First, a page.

How much better to experience and learn from life and from people, commercial-free and agenda-free. We enjoy movies and DVD’s, especially because we can choose what and when. We spend our days talking, moving, pondering, creating, wondering, reading, exploring, etc. etc. and I wish that more people would turn off the TV for a few weeks and see how wonderfully they will survive.
    p.s. Yes, I do work outside of the home. And, No, I don’t feel that I’m missing out on any information about the world around us, there are lots of great newspapers and online resources that cover more significant events than TV does, and with a lot more depth. Take the plunge, try it.

  18. Wow, after reading some of your comments parents, as a 20 year old college student with ADD. Maybe in hindsight I am glad my parents didn’t control me like a puppet, and let me learn from my own experiences. Maybe I am glad I have ADD, if it was the price I paid for watching TV and enjoying my childhood. Your going to end up raising children that are as anal as your are parents. And that is a SCARY proposition. Loosen up the reigns parents, your children will thank you later.

  19. Has anyone ever considered that it is not the television that is the issue, but the likelyhood that the children who watch significant amounts of television are not being taught by their parents how to maintain focus for an extended period of time? Attention span is a skill that must be fostered and developed, it doesn’t just appear. As our society puts increasing emphasis on immediate gratification and, especially in the case of children these days, overstimulation (are you aware how difficult it is to find toys, walkers, etc. for children that aren’t loaded with sounds, noises, and moving parts so that a child can learn to entertain themselves with simple toys and an imagination?), it is no wonder that fewer parents are taking the time to develop an attention span in their children. My suggestion? Stop blaming outside influences and put the responsibility where it belongs. . . with the parents.

  20. Marie and others are right! It’s not whether TV is an effective teacher or not. It’s that the best learning happens through parent-child interaction, an obvious notion supported yet again by a recent article in Parenting magazine cited at http://www.babiesandtv.com/. Turn off the set and relate to your kid: That’s the best approach.

  21. I think that one of the common mistakes people make when they hear that television can RAISE THE RISK of ADD/ADHD or other learning and behavioral disorders in children is that somehow they believe that means that TV causes said problems. RAISING an already present risk for an attention disorder is WAY different then CAUSING an attention disorder.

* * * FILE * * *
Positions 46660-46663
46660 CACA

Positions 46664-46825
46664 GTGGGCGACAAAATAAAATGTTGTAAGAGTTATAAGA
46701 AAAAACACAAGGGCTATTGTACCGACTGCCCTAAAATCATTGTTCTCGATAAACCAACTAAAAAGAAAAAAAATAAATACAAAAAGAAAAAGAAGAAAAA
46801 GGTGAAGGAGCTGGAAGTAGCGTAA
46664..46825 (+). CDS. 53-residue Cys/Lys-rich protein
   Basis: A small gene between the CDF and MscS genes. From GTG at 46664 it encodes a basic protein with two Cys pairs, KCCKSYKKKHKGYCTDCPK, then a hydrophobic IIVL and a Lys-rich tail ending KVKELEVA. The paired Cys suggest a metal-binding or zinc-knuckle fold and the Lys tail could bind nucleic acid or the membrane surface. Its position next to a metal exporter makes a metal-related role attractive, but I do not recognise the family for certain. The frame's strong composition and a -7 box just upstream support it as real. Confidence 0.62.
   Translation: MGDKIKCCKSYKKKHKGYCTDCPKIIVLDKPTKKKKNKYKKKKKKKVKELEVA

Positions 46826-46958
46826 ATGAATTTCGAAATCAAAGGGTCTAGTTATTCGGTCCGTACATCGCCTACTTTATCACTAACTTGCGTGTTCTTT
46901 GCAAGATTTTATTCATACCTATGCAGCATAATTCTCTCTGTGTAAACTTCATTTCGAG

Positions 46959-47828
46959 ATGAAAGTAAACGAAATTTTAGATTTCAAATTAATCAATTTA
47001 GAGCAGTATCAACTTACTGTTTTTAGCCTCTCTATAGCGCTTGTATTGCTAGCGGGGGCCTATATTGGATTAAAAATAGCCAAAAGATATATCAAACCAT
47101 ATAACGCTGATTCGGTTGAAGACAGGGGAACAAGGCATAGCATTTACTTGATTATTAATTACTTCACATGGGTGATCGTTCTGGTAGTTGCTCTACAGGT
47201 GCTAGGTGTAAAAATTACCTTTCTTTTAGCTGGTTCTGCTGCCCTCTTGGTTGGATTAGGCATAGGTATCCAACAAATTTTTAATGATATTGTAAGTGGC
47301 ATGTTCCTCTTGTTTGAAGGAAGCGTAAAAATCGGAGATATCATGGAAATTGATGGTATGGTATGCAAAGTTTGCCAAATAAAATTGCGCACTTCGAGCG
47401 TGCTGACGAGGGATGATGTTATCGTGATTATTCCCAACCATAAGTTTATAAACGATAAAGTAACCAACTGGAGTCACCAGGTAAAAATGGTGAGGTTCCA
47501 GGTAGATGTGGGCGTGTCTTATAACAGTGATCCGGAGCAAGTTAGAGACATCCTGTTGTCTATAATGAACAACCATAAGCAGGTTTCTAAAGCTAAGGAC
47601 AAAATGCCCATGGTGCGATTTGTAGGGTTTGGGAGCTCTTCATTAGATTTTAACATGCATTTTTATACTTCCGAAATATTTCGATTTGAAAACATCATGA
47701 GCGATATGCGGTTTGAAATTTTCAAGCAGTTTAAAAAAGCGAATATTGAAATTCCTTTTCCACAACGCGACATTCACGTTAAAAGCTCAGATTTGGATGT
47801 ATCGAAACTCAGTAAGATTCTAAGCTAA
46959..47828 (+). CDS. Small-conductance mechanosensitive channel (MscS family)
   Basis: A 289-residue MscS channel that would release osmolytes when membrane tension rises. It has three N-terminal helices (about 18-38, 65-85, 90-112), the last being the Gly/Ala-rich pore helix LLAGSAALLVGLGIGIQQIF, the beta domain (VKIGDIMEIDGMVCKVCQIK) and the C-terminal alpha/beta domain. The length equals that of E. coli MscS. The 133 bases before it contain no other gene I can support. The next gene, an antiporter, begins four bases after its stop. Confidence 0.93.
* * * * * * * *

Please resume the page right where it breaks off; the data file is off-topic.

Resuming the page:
With this in mind, I have been arguing with my in-laws over the television lately because my son is AT RISK for ADD because it runs in my family. In my frustration over not being able to get my mother-in-law to respect my point of view and parenting decisions to ban television watching for my three month old son until he is at least two (preferably 3 or 4), I posted a blog on another site that was basically a vent. The profound number of mothers that replied back to me and said that they allow their children to watch television, that it in no ways causes problems for their kids, and that its a great learning tool astounded me. The thing that got me the most was the mothers that kept saying, tv doesn’t cause ADD or other learning and behavioral problems. I wanted to scream and shake these people…I never said it CAUSED these, I said it RAISED THE RISK of these problems (huge difference). They all seemed to act like I was an uneducated idiot that was making things up as an excuse to keep my child from television.
    Is television so important to our culture that we MUST let our children watch it? Can we not even admit that it might actually raise the risk of a potential problem? and because we are not willing to admit that it might raise said risk, must we twist words to suit how we feel?
    After several days of arguing with these seemingly uneducated mothers who are unwilling to see a different view point (and read what I was typing, not what they decided I was saying) I was SO glad to run across this post, it has made me feel so much better about my choice to keep my three month old child from the television as my husband and I have agreed upon.